They offered elephant rides for the tourists and I paid (the foreigner price).  The ride sways back and forth like you would expect a flying carpet to move.  It was very cool and worth it:

One more stop - we decided to drive to the top of Chamundi Hills.  There is a very impressive Hindu temple there and great views.  There were actually several smaller temples too - the larger one you had to pay to visit.  There were 4 prices.  You could pay extra for no line or pay less and wait in line.  And a different price for Indians and foreigners for each line.  I remarked that you couldn't charge a foreigner rate in the US since there is no visual or language way to determine who is a US citizen and who is not.  

The next day, I signed up for another bike ride with Art of the Bicycle.  This time, it was a pure hill climb up Nandi Hills.  Here are the GPS tracks of the climb (and me and guide walking around on top).  2000' feet of climbing in 4 miles, similar to App Gap.   There were signposts marking how many kilometers to the top of the hill and each switchback was numbered.  I think there were 46 switchbacks. This was on a Sunday and many other people were out enjoying the views, although most rode up on motorcycles, cars and rickshaws.

Rickshaws don't corner very fast - I passed a few on the descent of Nandi Hills!  Lots of fun.

After the second weekend, I worked 3 more days before heading home.   There was one very memorable lunch.  Two coworkers and I went to Choki Dhani.  This is a Rajastan (state in the north west of India) style restaurant.  The food was very different from the South Indian food and the restaurant is a destination in itself.  Upon entering, you see a puppet show, magic show and a gift shop.  The dining is upstairs and was very good.  There are two dining levels and you pay more for the upper level - more food and better atmosphere.  Anybody who is in Bengaluru must eat here!

Here is a snippet from the puppet show:

The travel home was harder on me.  Another 3 flights, but no long layovers.  After a normal workday (up at 6am for yoga and work until 8pm) I left Bangalore around midnight on Wednesday for a 3am flight.  Just a two hour layover in Paris and another 2 hour layover in Atlanta.  It was about 32 hours door to door from the Leela to my home.  But since the flight was late at night, I actually went 52 hours without a bed, just sleeping on airplanes.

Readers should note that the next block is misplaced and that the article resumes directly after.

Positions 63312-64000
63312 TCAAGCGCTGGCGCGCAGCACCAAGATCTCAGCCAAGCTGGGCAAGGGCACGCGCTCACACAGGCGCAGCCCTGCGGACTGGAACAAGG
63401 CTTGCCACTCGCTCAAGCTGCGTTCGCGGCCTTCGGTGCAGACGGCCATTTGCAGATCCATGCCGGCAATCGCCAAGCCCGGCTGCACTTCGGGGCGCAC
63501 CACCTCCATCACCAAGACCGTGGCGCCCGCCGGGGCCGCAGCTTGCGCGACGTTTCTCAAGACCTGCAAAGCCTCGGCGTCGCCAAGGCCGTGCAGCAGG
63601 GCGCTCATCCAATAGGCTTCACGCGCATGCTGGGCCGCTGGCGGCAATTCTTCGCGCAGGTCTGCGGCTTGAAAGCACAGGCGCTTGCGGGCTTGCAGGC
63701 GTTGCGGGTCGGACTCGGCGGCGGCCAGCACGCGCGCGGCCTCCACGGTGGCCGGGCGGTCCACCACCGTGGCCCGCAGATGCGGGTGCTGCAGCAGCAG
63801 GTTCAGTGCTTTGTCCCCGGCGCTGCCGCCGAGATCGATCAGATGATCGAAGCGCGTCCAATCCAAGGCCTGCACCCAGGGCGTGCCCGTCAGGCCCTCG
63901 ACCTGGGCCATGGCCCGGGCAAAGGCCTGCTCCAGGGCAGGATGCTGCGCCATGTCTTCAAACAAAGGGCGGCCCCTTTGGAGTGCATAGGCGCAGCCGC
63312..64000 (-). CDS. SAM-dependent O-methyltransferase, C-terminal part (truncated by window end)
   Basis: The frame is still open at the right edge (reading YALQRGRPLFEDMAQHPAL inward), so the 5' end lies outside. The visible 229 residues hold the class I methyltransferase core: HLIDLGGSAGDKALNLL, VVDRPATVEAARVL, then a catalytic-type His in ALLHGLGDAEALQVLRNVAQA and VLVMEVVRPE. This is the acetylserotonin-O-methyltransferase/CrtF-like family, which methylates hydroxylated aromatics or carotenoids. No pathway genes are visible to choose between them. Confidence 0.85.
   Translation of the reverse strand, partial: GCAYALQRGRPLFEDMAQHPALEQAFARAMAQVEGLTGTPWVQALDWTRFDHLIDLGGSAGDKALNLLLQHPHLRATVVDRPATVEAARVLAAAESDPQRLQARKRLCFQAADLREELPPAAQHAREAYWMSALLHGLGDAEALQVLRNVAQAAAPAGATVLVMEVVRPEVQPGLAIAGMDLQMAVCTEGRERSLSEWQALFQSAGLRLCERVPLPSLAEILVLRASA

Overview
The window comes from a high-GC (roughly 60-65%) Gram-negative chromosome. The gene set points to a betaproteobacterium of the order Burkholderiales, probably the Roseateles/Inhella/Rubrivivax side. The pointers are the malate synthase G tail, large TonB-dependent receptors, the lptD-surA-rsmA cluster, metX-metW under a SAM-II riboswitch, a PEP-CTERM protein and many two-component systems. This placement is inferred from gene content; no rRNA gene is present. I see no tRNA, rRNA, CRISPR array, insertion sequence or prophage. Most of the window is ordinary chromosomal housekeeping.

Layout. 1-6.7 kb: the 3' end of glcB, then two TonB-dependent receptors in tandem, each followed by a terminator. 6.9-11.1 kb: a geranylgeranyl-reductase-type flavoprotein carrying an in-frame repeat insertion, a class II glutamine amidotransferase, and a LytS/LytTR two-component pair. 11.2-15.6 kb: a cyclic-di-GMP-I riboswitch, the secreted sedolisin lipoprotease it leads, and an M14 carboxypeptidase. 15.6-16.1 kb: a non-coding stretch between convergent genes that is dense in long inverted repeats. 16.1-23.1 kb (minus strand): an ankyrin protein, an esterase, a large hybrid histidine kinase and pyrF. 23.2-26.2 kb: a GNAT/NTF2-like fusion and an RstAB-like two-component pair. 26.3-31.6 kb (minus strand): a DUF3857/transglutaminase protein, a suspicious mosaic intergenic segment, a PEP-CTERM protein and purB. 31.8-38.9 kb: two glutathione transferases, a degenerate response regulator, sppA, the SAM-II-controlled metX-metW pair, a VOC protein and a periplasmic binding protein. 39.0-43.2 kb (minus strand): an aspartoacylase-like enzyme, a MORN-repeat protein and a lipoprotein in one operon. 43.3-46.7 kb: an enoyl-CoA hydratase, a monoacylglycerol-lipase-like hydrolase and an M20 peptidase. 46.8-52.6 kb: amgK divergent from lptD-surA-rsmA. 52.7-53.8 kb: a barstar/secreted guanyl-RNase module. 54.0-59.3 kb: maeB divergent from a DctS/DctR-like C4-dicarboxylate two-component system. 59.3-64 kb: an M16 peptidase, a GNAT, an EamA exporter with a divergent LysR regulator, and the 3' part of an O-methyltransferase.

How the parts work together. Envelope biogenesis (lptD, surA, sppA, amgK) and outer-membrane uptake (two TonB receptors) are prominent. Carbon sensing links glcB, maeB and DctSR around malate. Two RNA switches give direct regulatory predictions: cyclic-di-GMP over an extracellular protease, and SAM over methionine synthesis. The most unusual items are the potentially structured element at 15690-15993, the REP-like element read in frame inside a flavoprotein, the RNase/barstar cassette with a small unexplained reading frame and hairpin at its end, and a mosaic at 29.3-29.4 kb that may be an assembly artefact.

This was an incredible trip.  I already miss India, I miss the people and the food.  I do not miss the traffic and pollution.  I would like to go back and travel the countryside more.

I really like the family values of many of the people I met.  These are not the ignorant racist family values of right wing conservatives in the US, but the take care of your family values.  One quote I heard was "our parents take care of us until we start our work, and then we take care of them when they stop work."  I met several people who live in extended housing with parents, in laws and aunts and uncles.  This allows for people you know raising your children, not a minimum wage daycare worker. 

I felt safe and didn't see any racism or intolerance.  I was very clearly a white foreigner wandering around the rural countryside and everyone I saw smiled and said Hello.  I am not sure the same thing would apply to a dark skinned foreigner travelling in rural US.

I saw women with burkas walking down the street with women with saris.  I saw one women in a burka - only eyes showing, but there were the ubiquitous white lines coming out of her hood and she was texting on her iPhone. 

I noticed a different level of "personal space" in India.  Maybe due to the population density, but there is more touching and arm holding between friends and coworkers.  Very friendly and open, it seems like everyone is more dependent on their friends and family as opposed to the independent American archetype.

I was talking to one coworker about cows and mentioned that here in Vermont, we have more cows than people.  He knew it gets cold in the winter so he asked how the cows survive in the winter.  I didn't really know, but I told him that they stay in unheated barns and do just fine.  His response was that "god takes care of his creations".

The entire country feels like a dichotomy to me.  Yoga was developed here and everyone I met was calm, kind and courteous in person.  Yet driving down the road, it feels as if every driver is a homicidal maniac rushing to find their next victim.

I think their is a greater income disparity here than in the US.  I saw a Rolls Royce and a Ferrari on the same streets as rickshaws and beggars.

Everyone I met was very educated yet there are still open burn piles and open sewers.

The cities are overcrowded, loud and polluted.  The countryside is open and beautiful.

I can't wait to return!


  1. Great report Chris.

  2. Wow !!!! Great one Chris have not missed anything but the small change my wife name is wrong it is Anuradha :) nice to see that you want to visit again ...I like it :)

    1. Thanks, I now have Anu's name spelled correctly.